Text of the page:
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An Estimated Small Open Economy Model of the Financial Accelerator

  • Selim Elekdag

    (International Monetary Fund)

  • Alejandro Justiniano

    (International Monetary Fund)

  • Ivan Tchakarov

    (International Monetary Fund)

This paper develops a small open economy model in which entrepreneurs partially finance investment using foreign currency-denominated debt subject to an external finance premium. We use Bayesian estimation techniques to evaluate the importance of balance sheet-related credit market frictions for emerging market countries by incorporating the financial accelerator mechanism. We obtain a sizable value for the external finance premium, which is tightly estimated away from zero. Our results support the inclusion of the financial accelerator in an otherwise standard model that-acting through balance sheets-magnifies the impact of shocks, thereby increasing real and financial volatility. Copyright 2006, International Monetary Fund

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Article provided by Palgrave Macmillan in its journal IMF Staff Papers.

Volume (Year): 53 (2006)
Issue (Month): 2 ()
Pages: 2

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Handle: RePEc:pal:imfstp:v:53:y:2006:i:2:p:2
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  1. Banerjee, Abhijit & Bacchetta, Philippe & Aghion, Philippe, 2001. "Currency Crises and Monetary Policy in an Economy with Credit Constraints," Scholarly Articles 4554218, Harvard University Department of Economics.
  2. Barry Eichengreen & Ricardo Hausmann, 1999. "Exchange rates and financial fragility," Proceedings - Economic Policy Symposium - Jackson Hole, Federal Reserve Bank of Kansas City, pages 329-368.
  3. Michael B. Devereux & Philip Lane, 2001. "Exchange Rates and Monetary Policy in Emerging Market Economies," Trinity Economics Papers 200111, Trinity College Dublin, Department of Economics.
  4. Calvo, Guillermo A., 1983. "Staggered prices in a utility-maximizing framework," Journal of Monetary Economics, Elsevier, vol. 12(3), pages 383-398, September.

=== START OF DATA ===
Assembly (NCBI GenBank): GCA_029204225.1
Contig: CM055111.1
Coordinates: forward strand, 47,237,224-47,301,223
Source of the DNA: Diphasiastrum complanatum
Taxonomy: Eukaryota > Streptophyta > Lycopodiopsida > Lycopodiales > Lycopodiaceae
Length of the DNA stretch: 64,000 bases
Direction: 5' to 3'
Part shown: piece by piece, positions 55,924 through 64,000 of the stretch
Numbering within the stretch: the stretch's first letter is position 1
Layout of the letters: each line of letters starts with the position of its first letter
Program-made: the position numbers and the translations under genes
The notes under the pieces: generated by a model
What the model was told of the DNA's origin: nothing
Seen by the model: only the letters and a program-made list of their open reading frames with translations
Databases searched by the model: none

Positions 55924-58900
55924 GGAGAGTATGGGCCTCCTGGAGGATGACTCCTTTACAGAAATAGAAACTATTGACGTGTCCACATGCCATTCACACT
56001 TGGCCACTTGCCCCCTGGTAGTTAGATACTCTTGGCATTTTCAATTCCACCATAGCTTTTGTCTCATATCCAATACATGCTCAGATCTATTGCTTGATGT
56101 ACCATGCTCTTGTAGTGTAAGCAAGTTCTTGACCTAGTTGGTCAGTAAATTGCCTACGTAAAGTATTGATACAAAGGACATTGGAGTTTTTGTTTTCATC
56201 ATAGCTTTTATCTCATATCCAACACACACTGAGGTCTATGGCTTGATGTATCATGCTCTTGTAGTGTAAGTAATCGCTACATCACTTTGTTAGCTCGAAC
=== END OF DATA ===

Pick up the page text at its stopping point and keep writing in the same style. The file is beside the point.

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  6. Bernanke, B. & Gertler, M. & Gilchrist, S., 1998. "The Financial Accelerator in a Quantitative Business Cycle Framework," Working Papers 98-03, C.V. Starr Center for Applied Economics, New York University.
  7. Reinhart, Carmen & Calvo, Guillermo, 2002. "Fear of floating," MPRA Paper 14000, University Library of Munich, Germany.
  8. Christopher A. Sims & Tao Zha, 2005. "Were There Regime Switches in U.S. Monetary Policy?," Working Papers 92, Princeton University, Department of Economics, Center for Economic Policy Studies..
  9. Mark Gertler & Simon Gilchrist & Fabio M. Natalucci, 2001. "External constraints on monetary policy and the financial accelerator," Proceedings, Federal Reserve Bank of San Francisco, issue Mar.
  10. Meier, André & Müller, Gernot J., 2005. "Fleshing out the monetary transmission mechanism: output composition and the role of financial frictions," Working Paper Series 0500, European Central Bank.
  11. Luis Felipe Cespedes & Roberto Chang & Andres Velasco, 2000. "Balance Sheets and Exchange Rate Policy," NBER Working Papers 7840, National Bureau of Economic Research, Inc.
  12. Selim Elekdag & Ivan Tchakarov, 2004. "Balance Sheets, Exchange Rate Policy, and Welfare," IMF Working Papers 04/63, International Monetary Fund.
  13. V.V. Chari & Patrick J. Kehoe & Ellen R. McGrattan, 2000. "Can Sticky Price Models Generate Volatile and Persistent Real Exchange Rates?," NBER Working Papers 7869, National Bureau of Economic Research, Inc.
  14. Kollmann, Robert, 2002. "Monetary Policy Rules in the Open Economy: Effects on Welfare and Business Cycles," CEPR Discussion Papers 3279, C.E.P.R. Discussion Papers.
  15. Juillard, Michel & Karam, Philippe & Laxton, Douglas & Pesenti, Paolo, 2006. "Welfare-based monetary policy rules in an estimated DSGE model of the US economy," Working Paper Series 0613, European Central Bank.
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